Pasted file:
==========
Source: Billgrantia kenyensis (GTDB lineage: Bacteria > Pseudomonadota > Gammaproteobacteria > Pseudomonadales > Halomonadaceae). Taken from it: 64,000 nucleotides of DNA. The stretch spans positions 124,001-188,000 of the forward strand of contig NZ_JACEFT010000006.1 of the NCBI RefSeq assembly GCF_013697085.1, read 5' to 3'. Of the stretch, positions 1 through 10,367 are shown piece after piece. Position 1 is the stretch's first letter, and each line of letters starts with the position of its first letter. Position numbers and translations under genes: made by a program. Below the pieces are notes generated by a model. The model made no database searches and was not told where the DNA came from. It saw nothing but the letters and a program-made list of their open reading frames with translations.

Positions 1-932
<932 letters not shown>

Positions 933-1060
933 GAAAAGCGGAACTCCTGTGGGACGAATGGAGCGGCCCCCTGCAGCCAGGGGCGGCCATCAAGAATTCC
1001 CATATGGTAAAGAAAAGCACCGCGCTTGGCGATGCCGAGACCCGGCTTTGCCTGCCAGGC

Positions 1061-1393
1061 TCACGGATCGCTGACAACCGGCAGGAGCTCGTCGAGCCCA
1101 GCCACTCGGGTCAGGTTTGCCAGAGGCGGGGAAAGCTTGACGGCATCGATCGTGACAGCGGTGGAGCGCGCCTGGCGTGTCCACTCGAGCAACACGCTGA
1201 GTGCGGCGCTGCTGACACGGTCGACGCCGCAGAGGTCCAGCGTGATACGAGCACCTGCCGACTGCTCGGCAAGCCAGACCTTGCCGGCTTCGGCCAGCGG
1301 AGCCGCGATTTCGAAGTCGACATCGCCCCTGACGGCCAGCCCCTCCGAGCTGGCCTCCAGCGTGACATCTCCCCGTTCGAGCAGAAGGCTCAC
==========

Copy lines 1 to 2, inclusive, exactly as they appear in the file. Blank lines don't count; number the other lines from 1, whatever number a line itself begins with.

Source: Billgrantia kenyensis (GTDB lineage: Bacteria > Pseudomonadota > Gammaproteobacteria > Pseudomonadales > Halomonadaceae). Taken from it: 64,000 nucleotides of DNA. The stretch spans positions 124,001-188,000 of the forward strand of contig NZ_JACEFT010000006.1 of the NCBI RefSeq assembly GCF_013697085.1, read 5' to 3'. Of the stretch, positions 1 through 10,367 are shown piece after piece. Position 1 is the stretch's first letter, and each line of letters starts with the position of its first letter. Position numbers and translations under genes: made by a program. Below the pieces are notes generated by a model. The model made no database searches and was not told where the DNA came from. It saw nothing but the letters and a program-made list of their open reading frames with translations.

Positions 1-932